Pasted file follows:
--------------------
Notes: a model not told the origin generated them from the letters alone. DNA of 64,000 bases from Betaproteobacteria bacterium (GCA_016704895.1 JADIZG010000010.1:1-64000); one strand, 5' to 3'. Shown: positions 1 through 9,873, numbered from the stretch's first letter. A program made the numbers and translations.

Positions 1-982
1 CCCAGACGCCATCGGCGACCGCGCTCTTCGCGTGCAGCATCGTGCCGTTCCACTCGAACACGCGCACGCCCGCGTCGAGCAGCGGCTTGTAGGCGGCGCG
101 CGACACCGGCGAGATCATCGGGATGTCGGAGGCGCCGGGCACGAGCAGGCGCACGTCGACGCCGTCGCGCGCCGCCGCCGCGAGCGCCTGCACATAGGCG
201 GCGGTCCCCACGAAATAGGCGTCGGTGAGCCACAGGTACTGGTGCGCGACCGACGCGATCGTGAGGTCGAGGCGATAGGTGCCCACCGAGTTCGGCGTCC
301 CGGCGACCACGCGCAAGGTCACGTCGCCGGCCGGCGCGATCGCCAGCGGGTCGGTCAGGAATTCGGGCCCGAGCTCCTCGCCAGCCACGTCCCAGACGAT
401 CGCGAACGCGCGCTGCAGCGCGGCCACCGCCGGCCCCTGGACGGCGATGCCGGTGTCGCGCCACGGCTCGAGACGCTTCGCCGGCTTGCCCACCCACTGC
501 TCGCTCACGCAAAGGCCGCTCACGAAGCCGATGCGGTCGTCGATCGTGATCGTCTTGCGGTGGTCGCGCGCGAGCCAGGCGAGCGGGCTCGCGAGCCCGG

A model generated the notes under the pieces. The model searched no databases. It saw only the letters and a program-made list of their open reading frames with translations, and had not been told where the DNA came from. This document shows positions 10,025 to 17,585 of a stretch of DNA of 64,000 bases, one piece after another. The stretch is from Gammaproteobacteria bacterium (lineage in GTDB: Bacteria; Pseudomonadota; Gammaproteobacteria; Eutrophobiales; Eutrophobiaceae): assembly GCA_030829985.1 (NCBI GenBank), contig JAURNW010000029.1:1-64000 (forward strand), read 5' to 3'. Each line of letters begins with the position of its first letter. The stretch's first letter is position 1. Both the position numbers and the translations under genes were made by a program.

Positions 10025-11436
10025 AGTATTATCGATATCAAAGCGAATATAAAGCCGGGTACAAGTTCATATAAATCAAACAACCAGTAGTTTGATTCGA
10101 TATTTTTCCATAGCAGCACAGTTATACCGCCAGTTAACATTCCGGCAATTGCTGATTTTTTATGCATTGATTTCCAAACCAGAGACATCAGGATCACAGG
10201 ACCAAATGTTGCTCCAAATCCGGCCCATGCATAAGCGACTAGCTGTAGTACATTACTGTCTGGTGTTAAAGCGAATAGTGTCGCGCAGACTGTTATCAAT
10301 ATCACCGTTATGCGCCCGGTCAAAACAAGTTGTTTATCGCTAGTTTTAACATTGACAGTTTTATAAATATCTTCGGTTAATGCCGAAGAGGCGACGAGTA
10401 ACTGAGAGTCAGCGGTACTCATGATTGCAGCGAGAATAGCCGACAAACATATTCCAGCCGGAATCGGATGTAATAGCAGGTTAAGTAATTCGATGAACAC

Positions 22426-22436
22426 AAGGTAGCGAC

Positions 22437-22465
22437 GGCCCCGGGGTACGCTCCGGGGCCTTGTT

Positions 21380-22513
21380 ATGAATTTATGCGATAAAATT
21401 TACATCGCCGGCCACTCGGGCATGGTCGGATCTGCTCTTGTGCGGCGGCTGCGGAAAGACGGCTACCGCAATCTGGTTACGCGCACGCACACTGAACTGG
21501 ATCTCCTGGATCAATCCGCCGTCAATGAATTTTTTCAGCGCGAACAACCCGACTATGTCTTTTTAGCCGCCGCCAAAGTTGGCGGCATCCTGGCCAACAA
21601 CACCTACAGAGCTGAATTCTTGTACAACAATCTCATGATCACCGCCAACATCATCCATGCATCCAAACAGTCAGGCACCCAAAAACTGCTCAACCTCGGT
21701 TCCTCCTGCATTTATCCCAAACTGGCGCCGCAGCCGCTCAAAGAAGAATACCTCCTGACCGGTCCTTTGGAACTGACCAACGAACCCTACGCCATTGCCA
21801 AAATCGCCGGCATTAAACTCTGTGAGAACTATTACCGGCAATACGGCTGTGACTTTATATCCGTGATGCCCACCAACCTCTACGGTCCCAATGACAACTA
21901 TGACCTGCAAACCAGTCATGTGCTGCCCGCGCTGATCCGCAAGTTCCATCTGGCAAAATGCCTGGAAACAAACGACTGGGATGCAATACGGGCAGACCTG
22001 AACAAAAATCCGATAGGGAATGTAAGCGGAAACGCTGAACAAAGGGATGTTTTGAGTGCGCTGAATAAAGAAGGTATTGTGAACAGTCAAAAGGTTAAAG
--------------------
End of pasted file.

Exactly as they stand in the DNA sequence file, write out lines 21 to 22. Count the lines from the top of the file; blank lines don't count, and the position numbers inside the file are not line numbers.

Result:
21380 ATGAATTTATGCGATAAAATT
21401 TACATCGCCGGCCACTCGGGCATGGTCGGATCTGCTCTTGTGCGGCGGCTGCGGAAAGACGGCTACCGCAATCTGGTTACGCGCACGCACACTGAACTGG